How are houseguests like fish? They both start to stink after three days, or so the joke goes. The Paying Guests by Sarah Waters and The Quick by Laura Owen, both set in London, are stories involving some houseguests that have truly gone bad.
In The Paying Guests, Francis Wray and her mother live alone in their upper crust dignified home, struggling to keep up appearances. Francis’ father died and her brothers were killed in the War, leaving mother and daughter penniless. To make ends meet, they decide to take in lodgers, euphemistically known as “paying guests.” Young newlyweds Lilian and Leonard Barber make the not-yet-30-year-old Francis feel like life has passed her by, until she begins a surreptitious love affair with one of the Barbers, which ends in tragedy and the courtroom. Waters, a frequent flyer on British writing prize lists, pens a literary thriller that examines the consequences of the societal and moral strictures placed on women in early 20th century England.
Author Owen’s debut novel The Quick opens with motherless siblings Charlotte and James exploring their moldering country estate home. As they grow, James heads off to boarding school and then to Victorian London, leaving Charlotte to a quiet country life with an elderly aunt. James becomes a paying guest at the home of a city widow, sharing lodgings and passion with a former schoolmate. What starts as dreamy period piece takes a sharp turn when James and his lover are attacked by a supernatural being and Charlotte leaves her narrow settled existence to become a vampire hunter. From the elite members-only Aegolius club to the Dickensian working poor, Owen’s vampire world is richly and eerily imagined. Fans of Erin Morgenstern’s The Night Circus or John Harwood’s The Asylum should give The Quick a try.
By now, the secret is out: J.K. Rowling, of Harry Potter fame, has a new mystery series for adults written under the nom de plume Robert Galbraith. Last year saw the publication of The Cuckoo’s Calling, the first book featuring British private detective Cormoran Strike, and it made a splash when it was “leaked” that Galbraith was actually Rowling. Just released is the second Galbraith book, The Silkworm.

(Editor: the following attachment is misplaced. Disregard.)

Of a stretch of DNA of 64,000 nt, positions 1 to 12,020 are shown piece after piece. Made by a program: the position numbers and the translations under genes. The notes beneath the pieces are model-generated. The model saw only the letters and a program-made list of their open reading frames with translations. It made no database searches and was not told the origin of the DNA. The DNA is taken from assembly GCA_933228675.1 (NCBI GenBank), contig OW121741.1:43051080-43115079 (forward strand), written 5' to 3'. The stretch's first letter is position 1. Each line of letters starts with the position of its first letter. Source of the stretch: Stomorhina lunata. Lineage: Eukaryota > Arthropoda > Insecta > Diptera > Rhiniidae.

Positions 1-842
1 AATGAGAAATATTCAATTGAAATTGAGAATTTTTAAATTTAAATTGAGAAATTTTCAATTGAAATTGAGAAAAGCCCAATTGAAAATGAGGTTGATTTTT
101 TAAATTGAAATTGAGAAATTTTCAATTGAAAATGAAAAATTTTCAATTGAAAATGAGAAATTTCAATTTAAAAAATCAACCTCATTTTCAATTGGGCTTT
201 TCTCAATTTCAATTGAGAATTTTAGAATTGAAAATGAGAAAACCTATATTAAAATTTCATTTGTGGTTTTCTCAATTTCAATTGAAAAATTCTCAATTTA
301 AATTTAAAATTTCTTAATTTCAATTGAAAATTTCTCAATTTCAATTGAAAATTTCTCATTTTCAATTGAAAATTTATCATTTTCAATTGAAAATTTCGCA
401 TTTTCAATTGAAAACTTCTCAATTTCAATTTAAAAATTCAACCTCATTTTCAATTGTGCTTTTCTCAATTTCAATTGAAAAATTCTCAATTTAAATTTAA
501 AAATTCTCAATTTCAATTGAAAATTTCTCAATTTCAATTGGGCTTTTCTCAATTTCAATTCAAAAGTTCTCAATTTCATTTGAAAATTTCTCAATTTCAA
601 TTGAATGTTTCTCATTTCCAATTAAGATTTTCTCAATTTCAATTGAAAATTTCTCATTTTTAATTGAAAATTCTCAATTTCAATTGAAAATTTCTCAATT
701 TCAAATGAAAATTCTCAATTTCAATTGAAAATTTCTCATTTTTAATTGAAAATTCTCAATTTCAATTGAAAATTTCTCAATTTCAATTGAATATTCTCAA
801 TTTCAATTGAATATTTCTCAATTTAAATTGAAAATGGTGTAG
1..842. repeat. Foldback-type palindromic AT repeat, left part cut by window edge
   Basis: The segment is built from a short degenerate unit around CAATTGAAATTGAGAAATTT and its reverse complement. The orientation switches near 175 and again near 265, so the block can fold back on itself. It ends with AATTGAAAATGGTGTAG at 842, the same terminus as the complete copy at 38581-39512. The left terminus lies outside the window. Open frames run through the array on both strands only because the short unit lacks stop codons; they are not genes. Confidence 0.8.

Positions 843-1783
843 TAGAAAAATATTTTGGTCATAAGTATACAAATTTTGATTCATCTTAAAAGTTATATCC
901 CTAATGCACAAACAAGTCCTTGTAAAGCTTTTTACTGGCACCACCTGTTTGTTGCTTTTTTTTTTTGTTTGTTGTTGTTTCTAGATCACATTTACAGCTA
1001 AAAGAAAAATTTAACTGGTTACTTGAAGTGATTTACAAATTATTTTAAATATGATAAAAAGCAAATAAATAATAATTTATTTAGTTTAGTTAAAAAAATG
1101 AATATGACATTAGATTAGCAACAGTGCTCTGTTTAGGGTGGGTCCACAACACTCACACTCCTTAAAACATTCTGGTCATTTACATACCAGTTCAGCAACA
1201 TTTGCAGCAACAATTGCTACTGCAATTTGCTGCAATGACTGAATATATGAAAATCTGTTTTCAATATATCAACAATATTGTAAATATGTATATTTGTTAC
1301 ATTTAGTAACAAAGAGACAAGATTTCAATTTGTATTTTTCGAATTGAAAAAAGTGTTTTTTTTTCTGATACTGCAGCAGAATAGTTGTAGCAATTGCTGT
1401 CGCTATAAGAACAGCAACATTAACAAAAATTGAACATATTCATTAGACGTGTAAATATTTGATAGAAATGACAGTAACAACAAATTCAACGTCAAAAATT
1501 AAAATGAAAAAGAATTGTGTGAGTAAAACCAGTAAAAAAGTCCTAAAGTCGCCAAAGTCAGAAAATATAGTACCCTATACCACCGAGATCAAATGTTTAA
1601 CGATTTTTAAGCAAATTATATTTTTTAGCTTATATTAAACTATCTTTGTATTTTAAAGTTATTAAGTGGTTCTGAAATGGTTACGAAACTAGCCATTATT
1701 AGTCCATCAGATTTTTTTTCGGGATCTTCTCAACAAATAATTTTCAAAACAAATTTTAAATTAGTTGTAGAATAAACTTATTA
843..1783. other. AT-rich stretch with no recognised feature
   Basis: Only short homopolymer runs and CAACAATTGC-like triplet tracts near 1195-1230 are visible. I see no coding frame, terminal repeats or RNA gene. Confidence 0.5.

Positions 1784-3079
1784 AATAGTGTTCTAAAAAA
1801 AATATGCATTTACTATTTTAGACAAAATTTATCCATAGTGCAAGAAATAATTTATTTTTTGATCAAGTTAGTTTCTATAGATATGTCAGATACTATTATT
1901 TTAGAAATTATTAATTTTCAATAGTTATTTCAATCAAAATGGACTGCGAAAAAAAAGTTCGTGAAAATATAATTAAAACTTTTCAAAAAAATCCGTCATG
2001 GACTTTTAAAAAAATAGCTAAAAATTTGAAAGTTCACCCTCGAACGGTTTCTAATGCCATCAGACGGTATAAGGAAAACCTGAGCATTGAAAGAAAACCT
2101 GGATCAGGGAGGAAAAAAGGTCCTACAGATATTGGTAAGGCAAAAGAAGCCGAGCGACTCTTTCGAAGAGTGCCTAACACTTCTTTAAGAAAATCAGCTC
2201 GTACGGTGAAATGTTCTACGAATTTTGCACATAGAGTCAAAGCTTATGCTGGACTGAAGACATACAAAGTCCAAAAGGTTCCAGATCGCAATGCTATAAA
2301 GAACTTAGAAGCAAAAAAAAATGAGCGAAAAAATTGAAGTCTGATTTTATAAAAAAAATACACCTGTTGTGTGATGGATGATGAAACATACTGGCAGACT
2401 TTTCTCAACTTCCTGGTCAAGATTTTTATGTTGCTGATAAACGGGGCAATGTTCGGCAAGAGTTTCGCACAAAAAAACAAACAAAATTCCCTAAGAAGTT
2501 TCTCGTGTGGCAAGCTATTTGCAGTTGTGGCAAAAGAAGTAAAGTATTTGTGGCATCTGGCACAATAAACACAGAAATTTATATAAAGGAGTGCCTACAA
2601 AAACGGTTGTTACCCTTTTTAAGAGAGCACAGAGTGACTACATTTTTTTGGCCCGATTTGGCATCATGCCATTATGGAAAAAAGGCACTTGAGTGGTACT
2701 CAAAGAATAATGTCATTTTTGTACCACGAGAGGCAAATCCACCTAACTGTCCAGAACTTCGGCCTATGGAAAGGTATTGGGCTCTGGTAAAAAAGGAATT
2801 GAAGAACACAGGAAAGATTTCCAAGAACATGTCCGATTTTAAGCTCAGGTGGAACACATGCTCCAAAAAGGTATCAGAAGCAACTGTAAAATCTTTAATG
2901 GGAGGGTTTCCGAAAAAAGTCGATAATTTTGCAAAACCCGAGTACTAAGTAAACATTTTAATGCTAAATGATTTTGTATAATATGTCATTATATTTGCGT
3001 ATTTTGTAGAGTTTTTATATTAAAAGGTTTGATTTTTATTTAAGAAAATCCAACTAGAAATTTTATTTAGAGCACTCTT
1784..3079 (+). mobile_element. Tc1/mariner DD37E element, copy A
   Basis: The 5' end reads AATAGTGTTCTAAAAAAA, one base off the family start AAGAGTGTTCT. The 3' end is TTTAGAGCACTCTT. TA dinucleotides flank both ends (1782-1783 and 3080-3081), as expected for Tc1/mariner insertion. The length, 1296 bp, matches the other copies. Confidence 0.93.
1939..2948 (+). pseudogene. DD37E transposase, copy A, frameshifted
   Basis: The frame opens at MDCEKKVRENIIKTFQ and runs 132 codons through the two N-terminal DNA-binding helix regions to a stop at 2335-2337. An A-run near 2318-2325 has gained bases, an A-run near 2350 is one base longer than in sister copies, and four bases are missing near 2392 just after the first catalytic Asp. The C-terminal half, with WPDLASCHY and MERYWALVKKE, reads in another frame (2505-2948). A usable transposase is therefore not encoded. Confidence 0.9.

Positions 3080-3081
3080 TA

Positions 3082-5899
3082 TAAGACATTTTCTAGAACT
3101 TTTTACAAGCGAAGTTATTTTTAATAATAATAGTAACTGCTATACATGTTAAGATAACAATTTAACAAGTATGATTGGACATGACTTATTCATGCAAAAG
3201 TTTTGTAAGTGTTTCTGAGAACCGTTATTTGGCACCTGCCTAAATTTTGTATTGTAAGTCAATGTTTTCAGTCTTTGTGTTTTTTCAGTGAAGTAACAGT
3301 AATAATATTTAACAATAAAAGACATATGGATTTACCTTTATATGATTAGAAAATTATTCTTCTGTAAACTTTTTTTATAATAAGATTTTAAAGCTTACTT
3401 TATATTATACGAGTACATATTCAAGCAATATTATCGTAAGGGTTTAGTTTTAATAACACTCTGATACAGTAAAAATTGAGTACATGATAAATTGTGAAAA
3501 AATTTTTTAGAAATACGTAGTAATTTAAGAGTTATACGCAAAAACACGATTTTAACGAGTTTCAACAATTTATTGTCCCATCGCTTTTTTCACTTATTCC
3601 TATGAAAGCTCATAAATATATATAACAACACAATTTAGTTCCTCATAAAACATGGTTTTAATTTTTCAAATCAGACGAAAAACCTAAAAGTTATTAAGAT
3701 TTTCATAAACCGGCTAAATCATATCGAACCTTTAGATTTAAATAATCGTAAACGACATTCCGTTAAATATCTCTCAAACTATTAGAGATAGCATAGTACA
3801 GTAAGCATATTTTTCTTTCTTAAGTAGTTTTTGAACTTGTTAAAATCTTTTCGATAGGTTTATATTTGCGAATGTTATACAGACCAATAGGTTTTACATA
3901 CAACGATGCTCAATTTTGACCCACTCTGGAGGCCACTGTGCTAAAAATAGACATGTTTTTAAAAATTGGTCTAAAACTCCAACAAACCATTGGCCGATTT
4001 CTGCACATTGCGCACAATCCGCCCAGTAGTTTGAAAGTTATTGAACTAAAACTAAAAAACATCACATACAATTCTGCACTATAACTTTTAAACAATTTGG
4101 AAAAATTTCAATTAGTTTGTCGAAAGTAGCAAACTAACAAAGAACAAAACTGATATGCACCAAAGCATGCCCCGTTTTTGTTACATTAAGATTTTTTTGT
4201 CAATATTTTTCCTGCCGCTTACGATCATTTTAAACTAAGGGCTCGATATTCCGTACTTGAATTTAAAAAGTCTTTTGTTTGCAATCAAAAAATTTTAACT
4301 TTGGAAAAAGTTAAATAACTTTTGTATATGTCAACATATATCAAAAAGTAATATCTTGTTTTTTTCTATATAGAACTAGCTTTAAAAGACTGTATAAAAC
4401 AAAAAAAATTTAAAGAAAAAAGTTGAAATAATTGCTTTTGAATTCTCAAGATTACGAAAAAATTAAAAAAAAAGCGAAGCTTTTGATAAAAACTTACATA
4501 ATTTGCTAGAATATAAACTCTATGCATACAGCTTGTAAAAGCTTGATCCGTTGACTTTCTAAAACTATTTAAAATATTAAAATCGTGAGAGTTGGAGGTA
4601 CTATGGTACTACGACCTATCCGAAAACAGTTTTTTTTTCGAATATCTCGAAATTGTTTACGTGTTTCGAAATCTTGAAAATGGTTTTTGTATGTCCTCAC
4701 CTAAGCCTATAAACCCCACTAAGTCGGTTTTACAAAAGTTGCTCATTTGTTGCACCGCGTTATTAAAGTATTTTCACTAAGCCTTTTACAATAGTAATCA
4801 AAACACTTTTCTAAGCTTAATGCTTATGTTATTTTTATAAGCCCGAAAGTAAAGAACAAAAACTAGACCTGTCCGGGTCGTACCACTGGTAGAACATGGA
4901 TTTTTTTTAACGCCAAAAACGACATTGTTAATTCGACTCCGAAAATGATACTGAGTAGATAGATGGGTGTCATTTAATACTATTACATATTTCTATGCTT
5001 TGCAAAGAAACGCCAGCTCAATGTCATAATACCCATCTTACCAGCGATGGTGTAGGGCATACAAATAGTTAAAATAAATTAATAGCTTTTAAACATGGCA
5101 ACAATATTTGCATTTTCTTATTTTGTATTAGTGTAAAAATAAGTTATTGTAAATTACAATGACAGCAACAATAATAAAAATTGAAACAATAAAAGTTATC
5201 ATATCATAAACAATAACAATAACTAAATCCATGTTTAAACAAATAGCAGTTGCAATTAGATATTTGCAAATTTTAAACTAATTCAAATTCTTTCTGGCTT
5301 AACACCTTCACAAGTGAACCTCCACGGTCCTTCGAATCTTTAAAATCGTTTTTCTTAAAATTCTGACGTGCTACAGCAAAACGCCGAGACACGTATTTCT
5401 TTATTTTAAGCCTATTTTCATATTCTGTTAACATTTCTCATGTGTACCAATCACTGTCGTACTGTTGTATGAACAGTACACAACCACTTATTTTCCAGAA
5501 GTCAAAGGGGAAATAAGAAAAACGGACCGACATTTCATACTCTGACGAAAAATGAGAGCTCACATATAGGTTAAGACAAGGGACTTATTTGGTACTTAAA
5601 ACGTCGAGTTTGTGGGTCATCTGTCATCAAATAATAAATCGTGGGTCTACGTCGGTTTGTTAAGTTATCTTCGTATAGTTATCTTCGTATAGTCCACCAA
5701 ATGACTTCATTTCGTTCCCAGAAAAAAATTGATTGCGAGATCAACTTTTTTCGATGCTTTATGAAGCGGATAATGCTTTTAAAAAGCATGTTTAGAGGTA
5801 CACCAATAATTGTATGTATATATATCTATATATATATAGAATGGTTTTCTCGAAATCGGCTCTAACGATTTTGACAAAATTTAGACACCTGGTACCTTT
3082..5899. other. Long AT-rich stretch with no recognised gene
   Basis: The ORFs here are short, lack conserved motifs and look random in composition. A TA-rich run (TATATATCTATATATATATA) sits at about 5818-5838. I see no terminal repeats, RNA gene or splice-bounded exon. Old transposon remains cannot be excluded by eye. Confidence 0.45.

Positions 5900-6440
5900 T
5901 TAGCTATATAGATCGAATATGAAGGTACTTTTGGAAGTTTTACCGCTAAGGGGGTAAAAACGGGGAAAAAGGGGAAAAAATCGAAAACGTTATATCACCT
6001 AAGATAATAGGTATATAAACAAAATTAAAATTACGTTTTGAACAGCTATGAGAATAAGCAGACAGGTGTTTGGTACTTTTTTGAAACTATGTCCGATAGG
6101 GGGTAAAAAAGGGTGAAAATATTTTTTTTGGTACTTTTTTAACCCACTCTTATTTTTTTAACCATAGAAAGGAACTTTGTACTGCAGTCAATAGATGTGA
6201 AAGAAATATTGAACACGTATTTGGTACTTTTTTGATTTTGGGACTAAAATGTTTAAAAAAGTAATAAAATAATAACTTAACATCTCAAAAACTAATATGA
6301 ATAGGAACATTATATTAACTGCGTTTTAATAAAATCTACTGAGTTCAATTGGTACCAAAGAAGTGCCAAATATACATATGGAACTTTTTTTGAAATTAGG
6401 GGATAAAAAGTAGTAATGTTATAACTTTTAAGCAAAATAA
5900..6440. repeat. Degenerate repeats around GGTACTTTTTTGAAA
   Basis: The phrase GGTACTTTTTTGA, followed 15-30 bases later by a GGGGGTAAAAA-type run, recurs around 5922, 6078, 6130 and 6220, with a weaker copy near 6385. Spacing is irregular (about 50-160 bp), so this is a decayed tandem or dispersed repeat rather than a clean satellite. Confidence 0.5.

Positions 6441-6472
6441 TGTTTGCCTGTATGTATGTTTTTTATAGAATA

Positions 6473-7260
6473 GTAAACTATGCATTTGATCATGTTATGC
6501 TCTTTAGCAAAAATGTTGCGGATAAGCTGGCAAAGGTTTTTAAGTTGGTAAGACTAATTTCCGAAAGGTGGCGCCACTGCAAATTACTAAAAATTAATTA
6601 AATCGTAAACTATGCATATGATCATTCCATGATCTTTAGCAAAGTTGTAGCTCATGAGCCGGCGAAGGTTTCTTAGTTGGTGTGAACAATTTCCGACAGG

Cormoran Strike is an unusual man. The illegitimate and estranged son of a rock star, a former military special investigations officer and missing a leg thanks to an encounter with an IED, The Silkworm opens with Strike’s star on the rise. After unraveling the suspicious circumstances surrounding a supermodel’s death in The Cuckoo’s Calling, the hoi polloi are flocking to Strike’s detective agency, which is finally turning a profit. Mousy and odd, his new client Leonora engages Strike to locate her husband, Owen Quine, a has-been author desperate for a bestseller. While Quine may be missing, his latest novel is not. Unauthorized copies of his Bombyx Mori are popping up all over London, and since the perverted story disgustingly skewers a number of barely disguised book world luminaries, Quine’s enemies are becoming legion. Strike and his secretary/assistant Robin pick up the case, finding themselves at odds with the local police.
Rowling’s writing style is straightforward as she moves these plot-driven whodunit stories along at a steady clip, and her characters are likeable and well-drawn. Readers will return to this entertaining series to find out if Strike maintains a clean break from a long-term but toxic relationship, or if Robin attains her goal to move beyond office secretary to become a detective herself in spite of her stuffed shirt fiancé’s objections.
Some books are beautifully written while others tell a fascinating story. And then there is Anthony Doerr’s new novel All the Light We Cannot See, which combines exquisite prose with an engrossing and layered tale of history, science and myth set in Europe during the era of World War II.
In August of 1944, the French coastal city of St. Malo was the location of a battle between the occupying Nazi troops and the Allied forces determined to drive out the Germans. In the city, Marie-Laure LeBlanc, a 16-year-old blind girl, is home alone, hiding under her bed when the shelling begins. Across town, German army private Walter Pfennig is stationed with his radio team in the basement of the Hotel of Bees.